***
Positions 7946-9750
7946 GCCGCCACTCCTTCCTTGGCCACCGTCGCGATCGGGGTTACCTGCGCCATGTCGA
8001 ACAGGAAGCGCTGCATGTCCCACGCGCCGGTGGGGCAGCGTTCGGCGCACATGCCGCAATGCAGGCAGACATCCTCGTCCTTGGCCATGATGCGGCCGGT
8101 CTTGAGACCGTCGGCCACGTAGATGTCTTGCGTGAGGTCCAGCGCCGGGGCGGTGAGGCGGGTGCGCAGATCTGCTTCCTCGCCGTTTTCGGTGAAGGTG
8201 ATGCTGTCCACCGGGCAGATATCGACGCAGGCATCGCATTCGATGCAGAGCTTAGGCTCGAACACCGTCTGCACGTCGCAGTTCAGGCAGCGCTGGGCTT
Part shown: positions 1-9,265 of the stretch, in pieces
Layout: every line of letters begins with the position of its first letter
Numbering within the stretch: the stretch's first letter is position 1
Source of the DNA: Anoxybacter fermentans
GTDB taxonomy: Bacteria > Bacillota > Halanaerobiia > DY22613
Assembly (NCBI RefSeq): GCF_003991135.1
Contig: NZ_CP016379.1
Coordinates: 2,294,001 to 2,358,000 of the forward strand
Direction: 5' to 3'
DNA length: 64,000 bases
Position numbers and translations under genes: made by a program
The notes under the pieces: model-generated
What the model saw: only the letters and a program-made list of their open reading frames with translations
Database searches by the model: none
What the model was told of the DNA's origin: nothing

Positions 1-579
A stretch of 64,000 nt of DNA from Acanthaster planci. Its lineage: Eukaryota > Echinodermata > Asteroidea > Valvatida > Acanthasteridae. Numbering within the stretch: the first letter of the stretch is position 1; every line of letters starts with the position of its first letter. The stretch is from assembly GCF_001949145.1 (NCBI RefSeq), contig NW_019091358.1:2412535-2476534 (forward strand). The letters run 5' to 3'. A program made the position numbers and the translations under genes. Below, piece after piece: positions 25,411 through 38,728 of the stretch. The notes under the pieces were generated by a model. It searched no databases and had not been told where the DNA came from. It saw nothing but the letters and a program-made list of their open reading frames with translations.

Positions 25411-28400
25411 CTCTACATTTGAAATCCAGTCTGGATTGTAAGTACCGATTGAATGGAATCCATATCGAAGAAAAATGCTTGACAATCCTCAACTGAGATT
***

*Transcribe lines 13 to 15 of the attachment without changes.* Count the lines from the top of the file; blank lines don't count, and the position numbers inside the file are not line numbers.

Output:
Coordinates: 2,294,001 to 2,358,000 of the forward strand
Direction: 5' to 3'
DNA length: 64,000 bases